Aeration selects for mucoid phenotype of Pseudomonas aeruginosa

D. P. Krieg, J. A. Bass, S. J. Mattingly

Research output: Contribution to journalArticlepeer-review

22 Scopus citations

Abstract

A mucoid strain of Pseudomonas aeruginosa isolated from a patient with cystic fibrosis and its nonmucoid revertant were grown in a chemically defined alginate-promoting medium under batch and continuous culture conditions. Selection for the mucoid and nonmucoid phenotype was accomplished by varying the levels of air available to the culture. The addition of air at a rate of 0.5 liters/min to the nonmucoid revertant growing under batch or continuous culture conditions resulted in a greater than 50% decrease in viability over a 10-h incubation period. In contrast, aeration of the mucoid culture maintained a totally mucoid population and there was no decrease in viability over a 55-h incubation. Aeration of a mixed population of the mucoid and nonmucoid phenotype (1:1) resulted in selection for the mucoid phenotype within the first 20 h of cocultivation. The correlation between the mucoid phenotype and alginic acid was demonstrated by the production of 580 μg of uronic acid per mg (dry weight) of cells by the mucoid phenotype and <1 μg of uronic acid per mg (dry weight) of cells by the nonmucoid revertant. These results suggest that nonmucoid revertants may have an unusual sensitivity to aeration, which may indicate a mechanism for natural selection of the mucoid phenotype in vivo.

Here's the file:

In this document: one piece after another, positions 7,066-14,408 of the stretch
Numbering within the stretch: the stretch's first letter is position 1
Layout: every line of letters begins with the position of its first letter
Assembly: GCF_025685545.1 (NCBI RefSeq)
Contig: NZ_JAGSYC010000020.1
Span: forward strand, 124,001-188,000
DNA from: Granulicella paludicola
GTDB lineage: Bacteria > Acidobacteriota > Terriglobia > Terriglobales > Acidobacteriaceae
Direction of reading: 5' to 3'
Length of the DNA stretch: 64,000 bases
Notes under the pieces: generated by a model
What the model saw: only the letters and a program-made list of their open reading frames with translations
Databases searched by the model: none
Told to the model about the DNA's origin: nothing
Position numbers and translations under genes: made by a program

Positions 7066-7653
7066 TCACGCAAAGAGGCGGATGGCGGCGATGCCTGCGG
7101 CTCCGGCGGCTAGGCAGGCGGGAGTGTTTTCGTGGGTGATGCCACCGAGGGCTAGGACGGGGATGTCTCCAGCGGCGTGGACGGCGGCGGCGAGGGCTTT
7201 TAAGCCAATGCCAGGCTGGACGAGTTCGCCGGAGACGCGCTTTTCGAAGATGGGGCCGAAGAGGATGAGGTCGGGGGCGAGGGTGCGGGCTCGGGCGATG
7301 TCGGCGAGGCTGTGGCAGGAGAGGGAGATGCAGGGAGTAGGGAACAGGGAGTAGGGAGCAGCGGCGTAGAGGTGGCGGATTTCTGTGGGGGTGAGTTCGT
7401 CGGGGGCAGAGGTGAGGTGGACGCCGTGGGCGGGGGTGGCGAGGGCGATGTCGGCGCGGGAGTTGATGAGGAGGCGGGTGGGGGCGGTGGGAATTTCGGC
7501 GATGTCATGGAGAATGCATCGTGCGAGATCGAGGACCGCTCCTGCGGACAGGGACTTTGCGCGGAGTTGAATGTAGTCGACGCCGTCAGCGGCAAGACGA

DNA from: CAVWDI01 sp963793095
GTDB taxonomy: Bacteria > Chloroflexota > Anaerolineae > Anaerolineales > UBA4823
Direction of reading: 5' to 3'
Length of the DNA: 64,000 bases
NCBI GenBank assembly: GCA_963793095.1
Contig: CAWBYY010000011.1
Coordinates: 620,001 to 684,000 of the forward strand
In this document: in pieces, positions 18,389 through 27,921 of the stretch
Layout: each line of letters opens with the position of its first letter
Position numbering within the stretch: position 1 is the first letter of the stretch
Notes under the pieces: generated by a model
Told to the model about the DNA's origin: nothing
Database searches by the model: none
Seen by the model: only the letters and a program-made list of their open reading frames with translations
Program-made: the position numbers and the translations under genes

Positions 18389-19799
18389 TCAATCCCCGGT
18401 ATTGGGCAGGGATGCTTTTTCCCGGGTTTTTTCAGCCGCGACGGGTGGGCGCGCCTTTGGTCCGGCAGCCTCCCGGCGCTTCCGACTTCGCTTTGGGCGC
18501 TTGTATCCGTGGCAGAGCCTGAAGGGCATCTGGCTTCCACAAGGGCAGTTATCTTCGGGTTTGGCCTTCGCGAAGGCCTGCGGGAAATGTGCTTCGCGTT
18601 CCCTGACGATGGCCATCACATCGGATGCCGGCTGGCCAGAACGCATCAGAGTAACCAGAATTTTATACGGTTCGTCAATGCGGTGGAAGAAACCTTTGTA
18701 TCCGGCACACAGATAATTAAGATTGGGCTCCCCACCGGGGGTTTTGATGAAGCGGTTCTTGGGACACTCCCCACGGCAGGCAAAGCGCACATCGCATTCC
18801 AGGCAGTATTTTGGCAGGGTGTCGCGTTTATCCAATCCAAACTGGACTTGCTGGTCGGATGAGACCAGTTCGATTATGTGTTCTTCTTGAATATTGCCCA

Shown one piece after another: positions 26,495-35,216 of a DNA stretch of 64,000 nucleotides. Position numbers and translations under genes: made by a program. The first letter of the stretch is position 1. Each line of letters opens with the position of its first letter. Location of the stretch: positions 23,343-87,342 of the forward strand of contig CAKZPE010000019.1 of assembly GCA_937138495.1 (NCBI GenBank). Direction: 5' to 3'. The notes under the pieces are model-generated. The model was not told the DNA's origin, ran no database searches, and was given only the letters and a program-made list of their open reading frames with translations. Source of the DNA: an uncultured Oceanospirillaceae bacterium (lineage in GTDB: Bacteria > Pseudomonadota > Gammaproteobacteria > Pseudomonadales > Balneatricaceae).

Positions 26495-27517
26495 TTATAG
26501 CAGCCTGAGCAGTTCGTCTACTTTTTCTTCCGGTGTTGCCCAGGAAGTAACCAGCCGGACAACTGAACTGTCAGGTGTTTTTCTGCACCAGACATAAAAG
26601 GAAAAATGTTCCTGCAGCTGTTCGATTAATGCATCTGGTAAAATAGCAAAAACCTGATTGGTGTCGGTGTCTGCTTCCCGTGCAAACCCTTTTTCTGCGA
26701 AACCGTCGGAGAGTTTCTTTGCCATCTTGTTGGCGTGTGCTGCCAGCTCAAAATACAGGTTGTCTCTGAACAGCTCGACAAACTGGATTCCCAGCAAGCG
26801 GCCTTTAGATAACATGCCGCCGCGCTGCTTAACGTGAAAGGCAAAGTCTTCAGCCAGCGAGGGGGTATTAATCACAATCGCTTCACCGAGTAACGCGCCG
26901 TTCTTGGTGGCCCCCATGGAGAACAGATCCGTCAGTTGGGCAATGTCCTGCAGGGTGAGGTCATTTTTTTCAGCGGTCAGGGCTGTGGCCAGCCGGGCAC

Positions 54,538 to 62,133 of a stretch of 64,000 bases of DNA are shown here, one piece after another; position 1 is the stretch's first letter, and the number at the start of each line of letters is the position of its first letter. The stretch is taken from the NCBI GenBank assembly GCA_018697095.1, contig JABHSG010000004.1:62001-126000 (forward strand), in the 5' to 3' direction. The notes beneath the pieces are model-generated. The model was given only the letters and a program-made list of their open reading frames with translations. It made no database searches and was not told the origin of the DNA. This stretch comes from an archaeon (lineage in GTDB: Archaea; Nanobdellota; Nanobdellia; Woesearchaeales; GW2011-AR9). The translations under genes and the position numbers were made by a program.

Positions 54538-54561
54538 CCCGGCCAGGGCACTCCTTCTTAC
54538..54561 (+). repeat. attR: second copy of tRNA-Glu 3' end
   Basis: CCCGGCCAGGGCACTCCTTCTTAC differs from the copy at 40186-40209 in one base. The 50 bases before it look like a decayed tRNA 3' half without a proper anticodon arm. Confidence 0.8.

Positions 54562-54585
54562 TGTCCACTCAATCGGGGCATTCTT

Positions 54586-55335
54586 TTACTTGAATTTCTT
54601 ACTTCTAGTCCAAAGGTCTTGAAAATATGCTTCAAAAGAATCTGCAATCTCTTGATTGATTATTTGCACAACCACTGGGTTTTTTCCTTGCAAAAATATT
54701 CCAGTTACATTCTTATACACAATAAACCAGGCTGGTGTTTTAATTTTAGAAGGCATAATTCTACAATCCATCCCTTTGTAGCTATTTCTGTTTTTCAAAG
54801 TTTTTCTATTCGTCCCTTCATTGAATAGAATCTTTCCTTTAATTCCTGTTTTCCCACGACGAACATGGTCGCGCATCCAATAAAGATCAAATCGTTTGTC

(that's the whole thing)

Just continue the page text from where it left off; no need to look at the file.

Original languageEnglish (US)
Pages (from-to)986-990
Number of pages5
JournalJournal of clinical microbiology
Volume24
Issue number6
DOIs
StatePublished - 1986

ASJC Scopus subject areas

  • Microbiology (medical)

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